Adding science to shrimp farming

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By Milthon Lujan

USA.- Shrimp and prawn farming have great potential in Bangladesh, but over the last few years many farmers have suffered financial losses because of frequent disease outbreaks and limited availability of good quality seed shrimp.


Winrock’s USDA-funded Safe Aqua Farming for Economic and Trade Improvement (SAFETI) aims to increase shrimp and prawn production and productivity, raise national exports and boost the incomes of everyone in the supply chain. In the 2018 production season, the project began work with 9,500 farmers in 10 upazilas in four districts of Bangladesh.

Farmers were trained on six key messages for better shrimp and prawn farming: keeping water depth between three to five feet; cleansing and disinfecting the water; ensuring biosecurity; starting off with healthy stock (the specific pathogen-free, polymerase chain reaction, post larvae, also known as SPF/PCR-tested PL), providing good feed for them and ensuring the water quality of the gher (the body of water where shrimp and prawns are cultivated). Farmers also learned how to keep a record book and simple business plan, something most of them had not been doing before.

A USDA team visited SAFETI working areas from March 21-24, asking farmers what they have learned from SAFETI and how they are applying those lessons. Farmers said that SAFETI’s trainings have been very useful and they’ve learned quite a lot. Ensuring biosecurity and using SPF/PCR-tested PL are the most important things they’ve learned.

“We are doing prawn farming for a long time, but nothing was science-based,” said Khalid Hossain, a SAFETI farmer of Bagerhat. “Now we have understood, prawn is an animal and for better survival, growth and profit they should be given favorable water environment, quality food and biosecurity.”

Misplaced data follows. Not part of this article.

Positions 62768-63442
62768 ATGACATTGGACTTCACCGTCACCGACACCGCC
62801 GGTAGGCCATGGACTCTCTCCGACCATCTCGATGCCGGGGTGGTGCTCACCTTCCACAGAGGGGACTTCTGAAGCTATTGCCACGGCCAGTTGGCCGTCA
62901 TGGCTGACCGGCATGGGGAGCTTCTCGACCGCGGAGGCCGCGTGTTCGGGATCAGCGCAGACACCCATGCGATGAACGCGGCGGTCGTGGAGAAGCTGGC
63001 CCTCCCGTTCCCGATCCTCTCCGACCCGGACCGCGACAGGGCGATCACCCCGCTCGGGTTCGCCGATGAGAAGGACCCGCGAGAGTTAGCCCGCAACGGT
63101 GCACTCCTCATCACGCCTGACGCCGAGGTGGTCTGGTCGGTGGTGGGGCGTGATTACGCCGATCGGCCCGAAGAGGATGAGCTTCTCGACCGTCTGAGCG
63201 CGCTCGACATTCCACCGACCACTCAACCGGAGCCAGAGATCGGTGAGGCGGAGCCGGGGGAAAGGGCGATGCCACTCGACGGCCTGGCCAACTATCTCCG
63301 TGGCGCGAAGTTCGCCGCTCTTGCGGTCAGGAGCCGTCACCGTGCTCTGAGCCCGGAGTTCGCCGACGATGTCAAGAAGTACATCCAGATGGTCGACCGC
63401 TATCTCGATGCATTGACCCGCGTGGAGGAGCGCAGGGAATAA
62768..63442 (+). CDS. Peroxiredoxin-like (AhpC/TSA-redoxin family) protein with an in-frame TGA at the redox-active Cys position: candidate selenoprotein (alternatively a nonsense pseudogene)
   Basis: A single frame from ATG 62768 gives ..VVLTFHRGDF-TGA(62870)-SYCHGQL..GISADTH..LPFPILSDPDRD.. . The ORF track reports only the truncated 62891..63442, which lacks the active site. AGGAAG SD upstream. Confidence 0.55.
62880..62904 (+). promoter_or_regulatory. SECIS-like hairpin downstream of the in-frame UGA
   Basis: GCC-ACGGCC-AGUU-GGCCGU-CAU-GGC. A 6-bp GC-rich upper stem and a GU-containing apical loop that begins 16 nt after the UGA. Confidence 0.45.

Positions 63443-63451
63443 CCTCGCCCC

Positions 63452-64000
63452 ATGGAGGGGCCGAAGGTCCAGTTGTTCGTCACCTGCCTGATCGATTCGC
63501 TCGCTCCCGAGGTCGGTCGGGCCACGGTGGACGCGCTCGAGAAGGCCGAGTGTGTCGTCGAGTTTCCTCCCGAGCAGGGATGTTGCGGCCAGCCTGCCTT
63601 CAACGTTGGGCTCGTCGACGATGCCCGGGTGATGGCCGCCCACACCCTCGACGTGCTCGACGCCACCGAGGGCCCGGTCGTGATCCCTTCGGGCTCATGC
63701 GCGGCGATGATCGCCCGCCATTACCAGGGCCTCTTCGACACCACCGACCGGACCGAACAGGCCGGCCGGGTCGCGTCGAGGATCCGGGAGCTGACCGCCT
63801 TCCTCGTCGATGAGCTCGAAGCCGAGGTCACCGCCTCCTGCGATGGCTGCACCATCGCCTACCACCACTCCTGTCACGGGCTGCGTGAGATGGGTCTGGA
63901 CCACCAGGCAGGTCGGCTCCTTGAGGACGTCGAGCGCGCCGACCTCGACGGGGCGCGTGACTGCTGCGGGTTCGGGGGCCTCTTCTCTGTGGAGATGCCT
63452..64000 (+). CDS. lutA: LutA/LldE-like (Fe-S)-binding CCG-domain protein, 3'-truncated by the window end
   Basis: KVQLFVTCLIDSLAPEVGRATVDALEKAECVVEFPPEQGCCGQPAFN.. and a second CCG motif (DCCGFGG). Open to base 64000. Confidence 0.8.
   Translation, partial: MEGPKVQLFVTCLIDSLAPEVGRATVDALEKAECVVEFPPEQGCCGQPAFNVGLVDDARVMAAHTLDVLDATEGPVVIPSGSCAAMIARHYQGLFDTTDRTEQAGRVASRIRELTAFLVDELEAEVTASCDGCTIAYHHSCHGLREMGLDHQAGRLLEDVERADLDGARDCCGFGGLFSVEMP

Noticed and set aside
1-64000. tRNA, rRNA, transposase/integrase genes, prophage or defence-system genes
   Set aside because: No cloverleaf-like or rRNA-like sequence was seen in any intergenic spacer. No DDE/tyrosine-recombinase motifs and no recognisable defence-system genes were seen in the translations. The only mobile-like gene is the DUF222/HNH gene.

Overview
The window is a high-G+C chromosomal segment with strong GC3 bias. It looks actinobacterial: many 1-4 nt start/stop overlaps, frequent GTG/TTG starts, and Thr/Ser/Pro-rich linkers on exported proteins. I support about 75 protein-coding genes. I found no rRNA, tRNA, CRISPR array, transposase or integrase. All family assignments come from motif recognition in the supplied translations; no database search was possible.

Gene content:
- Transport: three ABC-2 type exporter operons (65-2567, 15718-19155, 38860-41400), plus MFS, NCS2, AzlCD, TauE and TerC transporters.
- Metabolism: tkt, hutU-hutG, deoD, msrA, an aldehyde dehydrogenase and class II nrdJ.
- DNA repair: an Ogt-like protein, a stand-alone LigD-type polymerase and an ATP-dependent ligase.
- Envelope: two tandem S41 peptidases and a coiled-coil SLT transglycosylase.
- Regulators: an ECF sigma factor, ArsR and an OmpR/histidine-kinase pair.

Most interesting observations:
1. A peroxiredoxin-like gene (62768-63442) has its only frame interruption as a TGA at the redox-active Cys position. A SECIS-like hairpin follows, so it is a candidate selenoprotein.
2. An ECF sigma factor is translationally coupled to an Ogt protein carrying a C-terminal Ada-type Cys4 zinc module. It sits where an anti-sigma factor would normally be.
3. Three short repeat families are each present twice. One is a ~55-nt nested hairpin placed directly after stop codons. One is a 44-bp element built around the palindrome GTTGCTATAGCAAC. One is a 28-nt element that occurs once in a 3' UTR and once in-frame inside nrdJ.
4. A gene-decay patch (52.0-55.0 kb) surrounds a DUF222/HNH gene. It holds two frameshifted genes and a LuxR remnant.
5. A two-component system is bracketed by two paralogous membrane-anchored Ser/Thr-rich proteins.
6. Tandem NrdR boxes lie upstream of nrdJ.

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“SAFETI has not only trained me on farming with clean seed and high-quality feed but also linked me with the hatcheries and feed companies,” said Md. Golam Sarowar of Chohera village, Dumuria Upazilla, Khulna (pictured at top of page, speaking). “I stocked only 17 days back after properly preparing my gher; the PLs look healthy and strong.”

Farmers have incorporated several of the practices they learned in the training, such as using SPF/PCR tested PL, improving the biosecurity situation and doing better pond preparation.

“We were not concerned about water depth, biosecurity, clean seed and good feed. We learned these from the training of SAFETI,” said Rezwan Fakir, of Khorshongo village, Dumuria, Khulna. “Shrimp farming became a loss project for us. We hope to make it profitable again with the help of SAFETI.” The USDA team was happy to see the early sign of project impacts. They understood the difference between trained and non-trained farmers. They also observed the overwhelming response from the other farmers, neighbours who are not registered with SAFETI.

During the visit, the team also met government officers; the deputy commissioner of Khulna, deputy directors of the Department of Fisheries, and other officers of the Fish Inspection and Quality Control Department in Khulna. They met with scientists of the Bangladesh Fisheries Research Institute, Bagerhat, and visited the Shrimp Health Management laboratory of the Institute’s Shrimp Research Centre.


“Shrimp is one of the main sectors that the Government of Bangladesh identified to emphasize for the development of this region,” said Md. Amin Ul Ahsan, deputy commissioner, Khulna, at the USDA meeting. “We are happy that the SAFETI project is working with a sector that is key to the development of the people of this region. We thank USDA for the project.”

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Source: Winrock

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